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between the Macdonalds of Islay and the Macleans of Duart. These and their followers, as well as their principal supportersChief and people were charged to keep the peace and abstain from all gatherings and conventions, so as not to hinder or disturb the King in his efforts to bring about a settlement of the disputes between them.

The Earl of Huntly, then his Majesty's Lieutenant in the North, was addressed by the King in a letter written with his own hand, dated at Edinburgh, 20th of April, 1587, in which His Majesty says :-"We have no doubt but the cruelties and disorders in the Isles these years bygone have greatly moved you, whereanent we intend, God willing, to take some special pains ourself, as well there as in the Borders, where we have been lately occupied.” After having stated that he had communicated with the Earl in the preceding October on the same subject, the King proceeds :-“Always fearing that the Islesmen within the bounds of your Lieutenancy shall press to make some rising and gathering, before conveniently we may put order to the matters standing in controversy in the West Isles, we desire you effectuously that with all goodly diligence you send to Donald Gorm's son, Macleod of the Lewis, Macleod of the Harris, the Clan-Ranald, and others being of power in these parts, willing and commanding them to contain themselves in quietness, and that they forbear to make any convention or gatherings, to the hinder and disturbance of our good deliberation, for we have written effectuously to Angus Macdonald, and have spoken with Maclean, being here, for the same effect. And so, not doubting but you will do what in you lies, that all things remain quiet and in good order within the bounds of your charge, as you will do us special acceptable service, commit you in the protection of Almighty God."*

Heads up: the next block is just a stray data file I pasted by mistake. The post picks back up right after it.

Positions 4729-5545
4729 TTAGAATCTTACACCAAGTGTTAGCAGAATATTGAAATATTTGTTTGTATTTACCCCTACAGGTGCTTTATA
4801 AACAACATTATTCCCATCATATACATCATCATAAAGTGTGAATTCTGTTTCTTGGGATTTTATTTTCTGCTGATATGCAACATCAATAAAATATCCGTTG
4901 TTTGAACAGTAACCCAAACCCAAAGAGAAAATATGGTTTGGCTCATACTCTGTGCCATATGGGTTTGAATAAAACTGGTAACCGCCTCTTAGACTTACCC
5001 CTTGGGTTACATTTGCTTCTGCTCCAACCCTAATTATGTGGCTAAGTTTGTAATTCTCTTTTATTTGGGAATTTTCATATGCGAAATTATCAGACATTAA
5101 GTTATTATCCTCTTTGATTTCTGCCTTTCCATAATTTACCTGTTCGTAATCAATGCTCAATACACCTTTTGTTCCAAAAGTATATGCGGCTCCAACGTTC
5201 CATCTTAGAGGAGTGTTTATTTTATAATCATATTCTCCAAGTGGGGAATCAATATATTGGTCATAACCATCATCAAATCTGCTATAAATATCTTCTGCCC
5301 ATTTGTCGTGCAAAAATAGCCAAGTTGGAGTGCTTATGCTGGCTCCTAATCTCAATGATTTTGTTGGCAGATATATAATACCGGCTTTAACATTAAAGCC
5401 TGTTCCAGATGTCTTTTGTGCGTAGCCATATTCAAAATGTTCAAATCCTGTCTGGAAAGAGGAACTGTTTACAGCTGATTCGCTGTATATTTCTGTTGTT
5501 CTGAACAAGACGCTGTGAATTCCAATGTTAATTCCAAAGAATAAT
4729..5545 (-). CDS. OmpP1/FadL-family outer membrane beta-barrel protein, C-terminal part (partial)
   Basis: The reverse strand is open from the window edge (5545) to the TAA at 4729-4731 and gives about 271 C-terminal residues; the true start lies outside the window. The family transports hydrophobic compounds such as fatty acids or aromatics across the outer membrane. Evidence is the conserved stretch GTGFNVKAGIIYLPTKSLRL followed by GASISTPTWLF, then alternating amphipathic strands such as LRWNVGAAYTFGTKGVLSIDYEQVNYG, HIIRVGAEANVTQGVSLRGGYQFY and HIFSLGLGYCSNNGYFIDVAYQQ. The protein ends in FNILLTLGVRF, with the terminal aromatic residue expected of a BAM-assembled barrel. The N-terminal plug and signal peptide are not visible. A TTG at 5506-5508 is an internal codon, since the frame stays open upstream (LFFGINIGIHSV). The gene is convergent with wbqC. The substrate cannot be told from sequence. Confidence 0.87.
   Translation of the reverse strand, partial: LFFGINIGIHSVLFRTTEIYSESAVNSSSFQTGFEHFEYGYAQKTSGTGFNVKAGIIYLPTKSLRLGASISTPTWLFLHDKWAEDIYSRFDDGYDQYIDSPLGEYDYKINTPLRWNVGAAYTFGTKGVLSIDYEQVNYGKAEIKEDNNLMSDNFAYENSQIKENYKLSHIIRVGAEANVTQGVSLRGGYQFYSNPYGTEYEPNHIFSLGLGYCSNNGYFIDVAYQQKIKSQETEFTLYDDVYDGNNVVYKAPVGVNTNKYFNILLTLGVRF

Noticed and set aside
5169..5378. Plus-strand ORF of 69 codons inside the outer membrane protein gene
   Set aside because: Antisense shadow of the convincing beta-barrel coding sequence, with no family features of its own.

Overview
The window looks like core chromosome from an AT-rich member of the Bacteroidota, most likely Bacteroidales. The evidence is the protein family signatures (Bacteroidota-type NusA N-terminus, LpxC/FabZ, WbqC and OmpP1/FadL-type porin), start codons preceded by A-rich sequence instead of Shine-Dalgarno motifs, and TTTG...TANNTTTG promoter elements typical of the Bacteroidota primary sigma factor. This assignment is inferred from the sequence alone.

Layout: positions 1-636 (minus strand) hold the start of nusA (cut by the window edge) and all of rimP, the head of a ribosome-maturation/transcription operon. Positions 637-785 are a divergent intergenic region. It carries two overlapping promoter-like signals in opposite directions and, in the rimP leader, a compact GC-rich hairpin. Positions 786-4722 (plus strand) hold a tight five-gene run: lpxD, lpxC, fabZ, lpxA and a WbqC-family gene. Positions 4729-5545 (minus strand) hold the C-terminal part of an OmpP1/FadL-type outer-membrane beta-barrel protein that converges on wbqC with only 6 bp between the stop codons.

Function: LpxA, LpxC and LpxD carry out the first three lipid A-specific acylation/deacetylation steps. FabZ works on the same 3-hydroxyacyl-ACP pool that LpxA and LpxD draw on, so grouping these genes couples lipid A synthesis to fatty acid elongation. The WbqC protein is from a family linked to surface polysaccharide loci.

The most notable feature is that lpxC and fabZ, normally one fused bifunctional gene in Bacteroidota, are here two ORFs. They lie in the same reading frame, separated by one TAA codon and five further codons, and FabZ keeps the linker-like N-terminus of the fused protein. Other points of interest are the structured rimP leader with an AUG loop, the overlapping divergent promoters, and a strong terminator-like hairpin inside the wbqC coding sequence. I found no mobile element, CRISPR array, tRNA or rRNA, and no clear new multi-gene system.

Shortly after, an Act was passed by which it was made imperative on all landlords and chiefs of clans to find securities for large amounts, proportionate to their wealth and the number of their followers, for the good behaviour of all their vassals. If, after having found the stipulated sureties, any of these chiefs failed in making immediate reparation for all injuries inflicted by any of their subordinates, for whom they were made to answer,

* Invernessiana, by Charles Fraser-Mackintosh, M.P., PP. 245-6.

the aggrieved persons could proceed at law against the securities for the amount of the damage. The Superior was in that case not only to reimburse his cautioner, but had, in addition, to pay a large fine to the Crown. At the same time, many excellent provisions were made by this Act, usually known as the "General Band” for the more regular and easier administration of justice in the Western Isles.

William Macleod entered into a bond of manrent with Lachlan Mackintosh of Mackintosh, whose daughter he had married, in the following terms :